Orientation passes in a blur of class schedules, clinic assignments, and names McCoy won’t remember. He’s still not sure what possessed him to join Starfleet, but the structure of regular schedule is a relief after the whirlwind of the last few months.
Jim Kirk slides into the seat beside him in his first class, Federation History -- shoulder to shoulder. He hasn’t seen him since the shuttle, but Jim picks up like they’re still in the middle of a conversation.
At the end of class, Jim leans in, the words, “See you around, Bones,” tickling McCoy’s ear. And then he’s gone.
McCoy doesn’t spend much time socializing with the other cadets -- they’re all so young and between classes and studying and the clinic he honestly doesn’t have time to make friends.
Jim is the exception, whether McCoy likes it or not. They only share one class, and room on opposite sides of campus, but Jim keeps showing up: in the mess, the gym, the library.
He quickly learns that once Jim Kirk decides you’re part of his life, you can’t easily shake him. And with everything else keeping McCoy busy, it’s not worth the effort to try to keep him away.
On a rare clear night, it’s McCoy who suggests stargazing, but it’s Jim who practically drags him to Crissy Field, blanket and snacks in tow. They discuss favorite foods and pet peeves and the piloting practical Jim is taking next week. McCoy mentions, not for the first time, his intent to apply for a ground posting after graduation.
“But the stars, Bones.”
“I can see the stars just fine from down here.”
Jim rolls onto his side, props himself up on his elbow. “I’m gonna change your mind.”
McCoy snorts. “Never going to happen.”
Jim flops back down. “We’ll see.”
They’re debating the ethics of the Prime Directive over lunch when juice from Jim’s pear starts dripping down his hand. McCoy watches as Jim lifts it to his mouth, tongue darting out to lick the sticky juice before it disappears into his sleeve.
His eyes snap up and meet McCoy’s; he can feel his face flush.
“See something you like?” Jim asks, with a smug grin.
McCoy rolls his eyes. “You eat like a child.”
Later that night, as McCoy’s falling asleep, Jim’s pink tongue lingers in his mind, and he wonders what it would feel like against his skin.
Jim’s late to Federation History, which isn’t all that unusual, but fifteen minutes into the class he still doesn’t show and that is. By this point in the semester everyone has “their” seat, and the one next to McCoy is conspicuously empty. The cadets around him keep glancing at the vacant chair. It’s a little weird, but Jim’s a popular guy.
If he doesn’t show soon, Jim will get a demerit. McCoy has his comm in his lap, trying to discretely text him without being noticed, when the instructor starts talking about the Kelvin.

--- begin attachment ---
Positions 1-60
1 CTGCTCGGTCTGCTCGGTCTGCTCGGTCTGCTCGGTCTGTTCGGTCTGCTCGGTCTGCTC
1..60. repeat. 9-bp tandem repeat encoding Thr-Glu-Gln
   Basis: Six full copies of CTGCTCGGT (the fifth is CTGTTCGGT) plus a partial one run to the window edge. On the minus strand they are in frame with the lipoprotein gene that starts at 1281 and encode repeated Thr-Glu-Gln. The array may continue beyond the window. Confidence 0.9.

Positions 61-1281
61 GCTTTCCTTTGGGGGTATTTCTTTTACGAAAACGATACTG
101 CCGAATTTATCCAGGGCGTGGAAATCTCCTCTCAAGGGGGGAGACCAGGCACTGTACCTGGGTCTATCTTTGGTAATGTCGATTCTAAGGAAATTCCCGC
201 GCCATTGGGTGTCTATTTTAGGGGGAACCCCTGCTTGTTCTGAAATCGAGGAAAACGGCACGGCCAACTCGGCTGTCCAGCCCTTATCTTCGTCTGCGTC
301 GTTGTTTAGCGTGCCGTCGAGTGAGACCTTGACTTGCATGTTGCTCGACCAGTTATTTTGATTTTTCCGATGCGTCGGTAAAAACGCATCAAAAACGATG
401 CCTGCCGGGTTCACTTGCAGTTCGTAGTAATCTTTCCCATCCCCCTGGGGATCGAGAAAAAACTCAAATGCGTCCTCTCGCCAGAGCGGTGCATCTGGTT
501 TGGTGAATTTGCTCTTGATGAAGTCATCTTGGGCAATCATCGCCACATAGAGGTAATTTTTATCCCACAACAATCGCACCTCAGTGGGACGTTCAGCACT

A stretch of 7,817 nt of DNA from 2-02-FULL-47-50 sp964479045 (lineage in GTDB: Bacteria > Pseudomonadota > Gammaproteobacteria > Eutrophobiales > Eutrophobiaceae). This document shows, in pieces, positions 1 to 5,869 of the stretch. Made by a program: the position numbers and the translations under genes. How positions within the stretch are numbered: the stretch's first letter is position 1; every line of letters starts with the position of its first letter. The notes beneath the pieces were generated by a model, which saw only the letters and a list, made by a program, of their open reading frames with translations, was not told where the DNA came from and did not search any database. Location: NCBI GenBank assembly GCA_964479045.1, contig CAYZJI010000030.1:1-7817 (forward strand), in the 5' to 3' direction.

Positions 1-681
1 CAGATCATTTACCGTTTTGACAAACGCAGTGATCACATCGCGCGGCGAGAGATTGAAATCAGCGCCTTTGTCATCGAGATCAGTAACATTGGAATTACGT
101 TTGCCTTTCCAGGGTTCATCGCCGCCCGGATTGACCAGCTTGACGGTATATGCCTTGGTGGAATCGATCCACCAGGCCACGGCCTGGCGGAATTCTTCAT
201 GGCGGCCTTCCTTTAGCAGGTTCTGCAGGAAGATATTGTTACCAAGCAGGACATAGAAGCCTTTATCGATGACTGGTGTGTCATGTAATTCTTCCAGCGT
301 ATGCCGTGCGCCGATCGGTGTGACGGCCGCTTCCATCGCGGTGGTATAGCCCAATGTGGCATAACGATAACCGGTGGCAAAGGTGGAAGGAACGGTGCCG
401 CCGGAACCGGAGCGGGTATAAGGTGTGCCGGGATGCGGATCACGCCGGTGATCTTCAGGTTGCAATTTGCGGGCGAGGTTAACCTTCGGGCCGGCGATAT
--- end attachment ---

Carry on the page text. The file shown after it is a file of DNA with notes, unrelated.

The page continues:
McCoy’s heart leaps into his throat.
Standing in Jim’s doorway after class, McCoy’s not sure what to say.
“I didn’t know.” He pauses. “I mean, I knew the name, I guess, but never put it together.”
“I figured,” Jim says. “It was nice, knowing you weren’t around just because...”
McCoy can feel the tension in what he doesn’t say: worry that now that McCoy knows he’s George Kirk’s son, everything will change. He wants to reassure him that he won’t treat him any differently, but McCoy hasn’t been great with emotional honesty since Jocelyn.
So he says, “Lunch?” instead, and Jim exhales, and grabs his jacket.
There’s a moment, at the end of their first year, when McCoy’s sure they’re going to kiss.
Jim’s sprawled out beside him, watching a holo and drinking beer, relaxing in the sliver of time after exams before summer term kicks in.
It’s totally a cliché: their hands brush reaching for the popcorn. Something electric sparks though the air, it’s too hot and Jim’s right there. McCoy’s mouth falls open and Jim licks his lips. But then McCoy blinks and Jim’s laughing at something in the movie, and the moment is gone.
It’s a cliché; maybe that’s why it doesn’t happen.
Halfway through McCoy’s run, it starts to downpour. He’s soaked and freezing by the end, craving a hot shower.
As he gets to his room, he’s pulling his shirt over his head; there’s a clattering, and when his head’s free, he sees Jim, looking a like a deer in headlights, PADD dropped on the floor.
“How’d you get in here?”
“Uh.” Jim coughs. “You gave me your code?”
McCoy’s eyes narrow. “I’m sure I didn’t.” McCoy shivers, remembering the shower. He throws his shirt at Jim as he walks by. “If you’re gonna break in, at least order us takeout.”
>>where are you<<
The comm comes through when McCoy’s on his third glass of bourbon. Normally, he studies with Jim on Wednesday afternoons. If he were still on his first or second glass, he’d have the presence of mind to ignore it; if he’d had any more, he’d be too inebriated to care.
Too soon, Jim’s standing over his table. “Day drinking?” Jim asks, frowning down at him.